And so it's been a really, it's been a great journey. We're sort of now trying to, it was a lot like we went because I think we were all on lockdown, so we had more time. So we were really into it. And then we just start to feel a little bit of burnout. So we haven't been doing as many events as we did during 2020, but we're kind of stepping back and do a little bit of reset so that we can set up a more formal mentorship program and like portfolio review because then the other piece of it too, where like, okay, if I give you points, how to break in, but then it's points like, how do you interview, right? And like the different companies interview, like the Amazon interview is totally different from the Facebook interview or just like a smaller startup interview.
So like actually having advice and taking folks through those experiences, because there are a lot of us who've done those interviews and have that experience and feedback to share. With the community as well as just, you know, finding ways to amplify our voices, you know, sharing conferences, sharing opportunities where, you know, we think folks could plug in and apply to, to speak on panels or that kind of thing.
[00:28:14] Erin: Fantastic. And if folks are interested, how can they find you on the interwebs or.
[00:28:19] Lisanne: The best place right now is at the meetup. Like us, we still have our meetup group as well. And it has all the information. So it's easiest to do that there. And then there's a possibility for folks who identify as being of Black descent, then they can join our affinity slack group.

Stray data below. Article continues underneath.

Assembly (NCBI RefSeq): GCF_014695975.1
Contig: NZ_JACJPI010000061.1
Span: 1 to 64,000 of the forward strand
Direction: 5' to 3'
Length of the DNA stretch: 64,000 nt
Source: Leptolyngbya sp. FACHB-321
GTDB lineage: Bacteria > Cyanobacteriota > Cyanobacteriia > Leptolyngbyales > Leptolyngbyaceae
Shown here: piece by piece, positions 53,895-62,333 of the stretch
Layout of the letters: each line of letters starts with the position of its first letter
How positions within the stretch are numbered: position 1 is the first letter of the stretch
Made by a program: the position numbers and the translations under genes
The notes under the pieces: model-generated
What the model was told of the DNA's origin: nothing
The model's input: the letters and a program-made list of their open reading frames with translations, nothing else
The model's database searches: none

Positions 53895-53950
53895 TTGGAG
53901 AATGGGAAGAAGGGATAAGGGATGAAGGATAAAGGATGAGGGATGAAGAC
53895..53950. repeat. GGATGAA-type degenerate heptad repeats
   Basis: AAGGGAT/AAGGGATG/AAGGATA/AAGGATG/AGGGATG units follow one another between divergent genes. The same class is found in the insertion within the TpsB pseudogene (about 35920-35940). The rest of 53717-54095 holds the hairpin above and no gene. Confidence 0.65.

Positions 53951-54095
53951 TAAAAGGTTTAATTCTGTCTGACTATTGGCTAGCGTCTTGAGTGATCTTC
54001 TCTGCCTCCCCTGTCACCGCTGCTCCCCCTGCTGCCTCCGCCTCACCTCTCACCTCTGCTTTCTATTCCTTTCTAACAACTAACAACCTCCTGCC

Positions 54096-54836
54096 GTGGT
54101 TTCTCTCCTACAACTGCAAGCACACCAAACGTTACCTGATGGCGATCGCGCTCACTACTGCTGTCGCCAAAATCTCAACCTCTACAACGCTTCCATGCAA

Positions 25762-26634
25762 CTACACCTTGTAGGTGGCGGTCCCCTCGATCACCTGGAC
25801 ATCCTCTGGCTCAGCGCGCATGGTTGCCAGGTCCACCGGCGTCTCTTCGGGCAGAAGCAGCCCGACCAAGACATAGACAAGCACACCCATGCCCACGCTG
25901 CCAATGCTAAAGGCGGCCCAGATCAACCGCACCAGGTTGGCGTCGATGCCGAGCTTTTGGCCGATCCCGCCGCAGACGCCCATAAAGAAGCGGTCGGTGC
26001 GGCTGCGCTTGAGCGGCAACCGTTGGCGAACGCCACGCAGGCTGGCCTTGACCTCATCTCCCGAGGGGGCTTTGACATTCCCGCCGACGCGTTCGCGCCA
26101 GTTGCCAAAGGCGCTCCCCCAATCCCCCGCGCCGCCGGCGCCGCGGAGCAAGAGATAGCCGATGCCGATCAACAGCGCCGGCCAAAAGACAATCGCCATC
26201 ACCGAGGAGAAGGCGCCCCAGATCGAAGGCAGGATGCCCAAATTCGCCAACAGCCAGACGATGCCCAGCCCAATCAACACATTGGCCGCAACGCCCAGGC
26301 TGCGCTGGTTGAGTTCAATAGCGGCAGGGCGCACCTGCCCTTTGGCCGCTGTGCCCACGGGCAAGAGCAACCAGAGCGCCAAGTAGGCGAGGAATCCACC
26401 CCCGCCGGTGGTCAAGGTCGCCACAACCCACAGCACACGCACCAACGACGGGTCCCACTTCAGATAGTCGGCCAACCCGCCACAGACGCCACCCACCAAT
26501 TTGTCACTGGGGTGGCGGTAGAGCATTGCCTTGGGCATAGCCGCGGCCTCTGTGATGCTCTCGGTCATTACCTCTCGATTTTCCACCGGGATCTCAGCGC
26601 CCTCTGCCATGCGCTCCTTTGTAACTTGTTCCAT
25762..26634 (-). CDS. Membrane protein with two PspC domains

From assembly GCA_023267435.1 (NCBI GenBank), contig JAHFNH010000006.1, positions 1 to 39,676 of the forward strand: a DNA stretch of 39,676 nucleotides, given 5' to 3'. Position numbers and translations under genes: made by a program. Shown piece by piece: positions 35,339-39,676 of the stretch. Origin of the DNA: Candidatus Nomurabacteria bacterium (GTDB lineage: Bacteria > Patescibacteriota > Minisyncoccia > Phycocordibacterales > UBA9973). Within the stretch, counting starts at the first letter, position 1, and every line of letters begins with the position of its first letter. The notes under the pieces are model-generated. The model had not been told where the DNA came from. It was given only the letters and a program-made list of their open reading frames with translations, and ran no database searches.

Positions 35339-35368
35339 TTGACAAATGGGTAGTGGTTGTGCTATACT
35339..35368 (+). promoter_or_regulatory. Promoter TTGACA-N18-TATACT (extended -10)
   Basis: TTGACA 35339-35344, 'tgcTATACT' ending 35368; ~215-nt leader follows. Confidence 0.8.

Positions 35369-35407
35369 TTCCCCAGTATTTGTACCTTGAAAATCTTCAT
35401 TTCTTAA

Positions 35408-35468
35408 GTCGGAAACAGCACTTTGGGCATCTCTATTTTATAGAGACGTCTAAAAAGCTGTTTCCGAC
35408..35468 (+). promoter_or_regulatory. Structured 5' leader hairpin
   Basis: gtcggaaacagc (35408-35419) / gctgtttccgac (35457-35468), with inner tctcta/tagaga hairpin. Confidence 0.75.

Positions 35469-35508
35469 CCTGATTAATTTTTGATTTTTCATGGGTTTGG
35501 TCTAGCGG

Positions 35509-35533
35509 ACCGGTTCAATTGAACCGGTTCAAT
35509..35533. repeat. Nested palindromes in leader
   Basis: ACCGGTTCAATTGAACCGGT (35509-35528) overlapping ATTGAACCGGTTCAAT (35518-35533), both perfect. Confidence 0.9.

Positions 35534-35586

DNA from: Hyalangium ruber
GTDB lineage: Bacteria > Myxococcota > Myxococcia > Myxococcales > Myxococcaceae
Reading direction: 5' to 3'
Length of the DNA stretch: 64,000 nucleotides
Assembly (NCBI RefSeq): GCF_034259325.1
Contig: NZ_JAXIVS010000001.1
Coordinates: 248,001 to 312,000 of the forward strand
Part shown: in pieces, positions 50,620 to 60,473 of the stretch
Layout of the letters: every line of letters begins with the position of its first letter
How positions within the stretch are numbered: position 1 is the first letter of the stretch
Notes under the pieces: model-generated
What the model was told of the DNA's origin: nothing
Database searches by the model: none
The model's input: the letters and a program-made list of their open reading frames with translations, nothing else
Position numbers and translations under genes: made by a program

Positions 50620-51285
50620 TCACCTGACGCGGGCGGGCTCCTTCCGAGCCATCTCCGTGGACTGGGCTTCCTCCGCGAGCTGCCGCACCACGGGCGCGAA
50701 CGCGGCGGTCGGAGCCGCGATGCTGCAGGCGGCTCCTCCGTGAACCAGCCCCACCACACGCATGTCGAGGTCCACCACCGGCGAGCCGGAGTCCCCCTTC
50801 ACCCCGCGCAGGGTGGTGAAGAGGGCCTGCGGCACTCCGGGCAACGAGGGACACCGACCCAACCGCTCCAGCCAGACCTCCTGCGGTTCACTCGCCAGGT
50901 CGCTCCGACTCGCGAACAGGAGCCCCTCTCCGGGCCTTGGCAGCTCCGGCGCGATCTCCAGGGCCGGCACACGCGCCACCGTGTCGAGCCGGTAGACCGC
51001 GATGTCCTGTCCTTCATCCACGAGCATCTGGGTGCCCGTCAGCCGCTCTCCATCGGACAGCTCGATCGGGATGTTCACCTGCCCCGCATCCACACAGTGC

[00:28:36] Erin: Great.
[00:28:36] JH: You mentioned at the very beginning. Framing it as your experience since everyone has their own experience in this world, with that group of people, like, you know, Black UX, Austin, seen any patterns as you talk to people like, you know, working in different environments at different stage companies and all that sort of stuff, like, are there, there some things that are kind of moving in the same direction and that's encouraging or it's all over the place and, and everyone, you know, depending on their situation is having a very different experience, like any, anything that you've been able to pick out of that from connecting with such a wide community of folks?
[00:29:05] Lisanne: That's a good question. So now what's really great to see is the opening up of positions and companies are putting more attention and focus on hiring folks who don't have a lot of experience. You know, one of the patterns I did notice and the other thing, or problem we're trying to address is. So most of the companies you know, folks with no experience, but then they want folks who have had a certificate from general assembly or something, or a more known entity. And are not as open to taking folks who don't have that kind of certificate or who, you know, maybe got more experience doing work for non-profit organizations and can show like that kind of work.